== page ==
From one hour to the podium for Zwizanski at the Tour de San Luis

Scott Zwizanski is one of the new faces pulling on the UnitedHealthcare skinsuit after the team expanded to join the Pro Continental ranks in 2011. After just one hour in the saddle of his new prototype Boardman time trial bike, the 2010 runner-up to David Zabriskie at the U.S. national time trial championship proved his place amongst his new teammates Thursday with a podium ride against the clock at the Tour de San Luis.
Zwizanski was using the new prototype of the Boardman time trial bike for his testing.

Scott Zwizanski is one of the new faces pulling on the UnitedHealthcare skinsuit after the team expanded to join the Pro Continental ranks in 2011. After just one hour in the saddle of his new prototype Boardman time trial bike, the 2009 runner-up to David Zabriskie at the U.S. national time trial championship proved his place amongst his new teammates Thursday with a podium ride against the clock at the Tour de San Luis.

Zwizanski sat nearly 15 minutes down on GC Thursday morning and was the 14th rider to roll down the ramp for the 19.5 km test. Twenty-three minutes later, Zwizanski, who nearly retired following a difficult 2008 season, earned himself a spot in the hot seat for over an hour. The new leader pushed through strong, variable winds along the winding parcours, passing six riders en route to a time of 23:38.

“You really had to gauge your effort well,” he told VeloNews. “It was a lot more headwind going out and it was just finding that balance of going real hard in the headwind but having enough left with all the changes in the direction in the end. It ended with a good 4k of headwind, which really sucked it out of your legs at the end. I was just trying to put in a good solid effort and I’m really happy with what I did for mid-January.”

The new guy

It is only mid-January, but Zwizanski had a lot to prove in the TT in Argentina. UnitedHealthcare is attacking a European racing schedule in anticipation of competing for the top of the general classification at the Amgen Tour of California in May and he is hoping for a place in the ATOC squad. Manager Mike Tamayo gave his newest TT threat a free day on Wednesday to protect his prospects in the time trial and it paid dividends.

“Yesterday I tried to chill as much as I could in the pack — as much as you can when you’re going 50k an hour,” said Zwizanski. “The team let me off the hook for responsibilities for the most part yesterday with the purpose of trying to put in a good result today.”

Giro d’Italia champion Ivan Basso (Liquigas-Cannondale) clocked in 30 seconds slower than Zwizanski, who sat on the lead until the fifth-to-last rider crossed the line. Former Argentina road and time trial champion Jorge Giacinti (Argentina) stopped the clock seven seconds faster than the tall UHC specialist. Minutes later, new overall leader Xavier Tondo (Movistar) clocked in at 23:23 for the stage win.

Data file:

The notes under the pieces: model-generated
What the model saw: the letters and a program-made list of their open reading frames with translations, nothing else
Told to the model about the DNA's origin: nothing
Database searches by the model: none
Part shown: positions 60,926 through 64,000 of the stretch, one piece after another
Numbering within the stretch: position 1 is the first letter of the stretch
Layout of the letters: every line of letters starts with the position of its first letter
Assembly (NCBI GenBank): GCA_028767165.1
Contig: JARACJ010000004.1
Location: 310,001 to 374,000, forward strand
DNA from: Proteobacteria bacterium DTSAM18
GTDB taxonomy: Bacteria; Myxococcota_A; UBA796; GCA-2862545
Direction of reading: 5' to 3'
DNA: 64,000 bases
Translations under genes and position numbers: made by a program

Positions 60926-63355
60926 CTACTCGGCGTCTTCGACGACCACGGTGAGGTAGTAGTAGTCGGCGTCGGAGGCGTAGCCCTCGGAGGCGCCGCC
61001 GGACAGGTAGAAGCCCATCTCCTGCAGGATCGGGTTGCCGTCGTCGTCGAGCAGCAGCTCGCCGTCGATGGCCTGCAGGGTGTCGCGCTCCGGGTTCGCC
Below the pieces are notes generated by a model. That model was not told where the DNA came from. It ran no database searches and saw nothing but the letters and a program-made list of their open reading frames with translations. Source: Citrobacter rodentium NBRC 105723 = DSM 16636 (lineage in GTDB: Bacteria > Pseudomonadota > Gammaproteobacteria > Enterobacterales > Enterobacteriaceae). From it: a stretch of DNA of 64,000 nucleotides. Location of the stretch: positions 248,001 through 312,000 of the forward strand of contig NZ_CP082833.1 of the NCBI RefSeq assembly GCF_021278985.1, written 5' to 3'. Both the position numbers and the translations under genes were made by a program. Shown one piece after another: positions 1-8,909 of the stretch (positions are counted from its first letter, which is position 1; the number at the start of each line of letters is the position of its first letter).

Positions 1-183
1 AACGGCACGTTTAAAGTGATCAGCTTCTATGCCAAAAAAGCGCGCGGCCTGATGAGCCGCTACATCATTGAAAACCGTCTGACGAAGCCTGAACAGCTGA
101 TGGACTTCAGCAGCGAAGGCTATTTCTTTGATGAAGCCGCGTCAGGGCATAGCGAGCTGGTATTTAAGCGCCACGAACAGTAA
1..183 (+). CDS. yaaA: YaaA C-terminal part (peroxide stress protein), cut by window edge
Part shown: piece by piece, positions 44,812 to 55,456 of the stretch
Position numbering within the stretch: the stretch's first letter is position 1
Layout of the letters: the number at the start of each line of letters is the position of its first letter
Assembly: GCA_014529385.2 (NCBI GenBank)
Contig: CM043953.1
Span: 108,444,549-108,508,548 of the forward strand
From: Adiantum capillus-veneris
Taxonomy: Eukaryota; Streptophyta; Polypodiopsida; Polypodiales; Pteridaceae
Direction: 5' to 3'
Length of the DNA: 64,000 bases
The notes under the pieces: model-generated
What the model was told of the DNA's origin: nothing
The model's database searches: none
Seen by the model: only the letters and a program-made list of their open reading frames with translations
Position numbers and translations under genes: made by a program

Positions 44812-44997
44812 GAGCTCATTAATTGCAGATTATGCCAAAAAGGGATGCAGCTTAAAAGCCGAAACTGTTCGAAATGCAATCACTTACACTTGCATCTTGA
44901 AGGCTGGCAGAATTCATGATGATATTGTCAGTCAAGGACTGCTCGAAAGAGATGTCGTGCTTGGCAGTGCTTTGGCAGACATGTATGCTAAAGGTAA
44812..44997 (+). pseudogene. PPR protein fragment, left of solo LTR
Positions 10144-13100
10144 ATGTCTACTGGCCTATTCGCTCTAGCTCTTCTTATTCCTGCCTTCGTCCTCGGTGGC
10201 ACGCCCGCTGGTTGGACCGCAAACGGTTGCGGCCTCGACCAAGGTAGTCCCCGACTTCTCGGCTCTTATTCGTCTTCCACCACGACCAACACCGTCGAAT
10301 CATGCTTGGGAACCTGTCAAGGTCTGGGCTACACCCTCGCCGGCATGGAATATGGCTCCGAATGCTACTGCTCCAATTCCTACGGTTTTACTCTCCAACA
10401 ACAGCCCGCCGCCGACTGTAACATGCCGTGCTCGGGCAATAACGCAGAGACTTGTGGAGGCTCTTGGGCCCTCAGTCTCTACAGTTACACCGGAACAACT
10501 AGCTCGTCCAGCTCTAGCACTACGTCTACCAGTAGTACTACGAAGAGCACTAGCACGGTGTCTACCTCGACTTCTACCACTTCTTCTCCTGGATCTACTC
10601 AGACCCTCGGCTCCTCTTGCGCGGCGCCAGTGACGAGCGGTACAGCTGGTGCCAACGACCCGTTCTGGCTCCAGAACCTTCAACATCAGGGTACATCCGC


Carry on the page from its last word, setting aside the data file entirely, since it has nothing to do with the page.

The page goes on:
Zwizanski’s result pulled him 22 places up the GC, but he still sits 14:59 behind Tondo. “I was focusing on trying to get a good result in the time trial here,” he said. “I was just doing my work for the team up to this point and focusing on today. Now I’ll be back to helping the team try to get some results over the next couple days.”

With Rory Sutherland the top-placed UHC rider on GC in 21st at 5:07, that work will likely be aimed at setting up one of his team’s four climbing threats for a stage win in the mountains.

Fresh on the TT rig

Zwizanski’s result was all the more impressive knowing that he’d only ridden his Boardman prototype time trial bike once before race day. “I rode it on Sunday before the race started, did about an hour ride on it,” he told VeloNews. “For being so fresh on it, it was great to get the result I did today. Everything’s still being tweaked by our staff. I’m pleased with the third place and it’ll just get better the more time I get to put on the bike, the more comfortable I feel on it when I get the handling down.”

VeloNews was at the A2 wind tunnel in North Carolina, last week when Sutherland, Zwizanski and Adrian Hegyvary worked with Chris Boardman and Mike Giraud to hone their positions on the new machines. Zwizanski worked with Giraud through his previous Kelly Benefit Strategies team and a little tweaking — and an hour in the saddle — delivered a race-ready system for San Luis.

Zwizanski joked after the stage: “Obviously it was pretty fast.”

The Tour de San Luis continues Friday with stage 5, a 160 km affair that concludes with a summit finish at Mirador del Sol.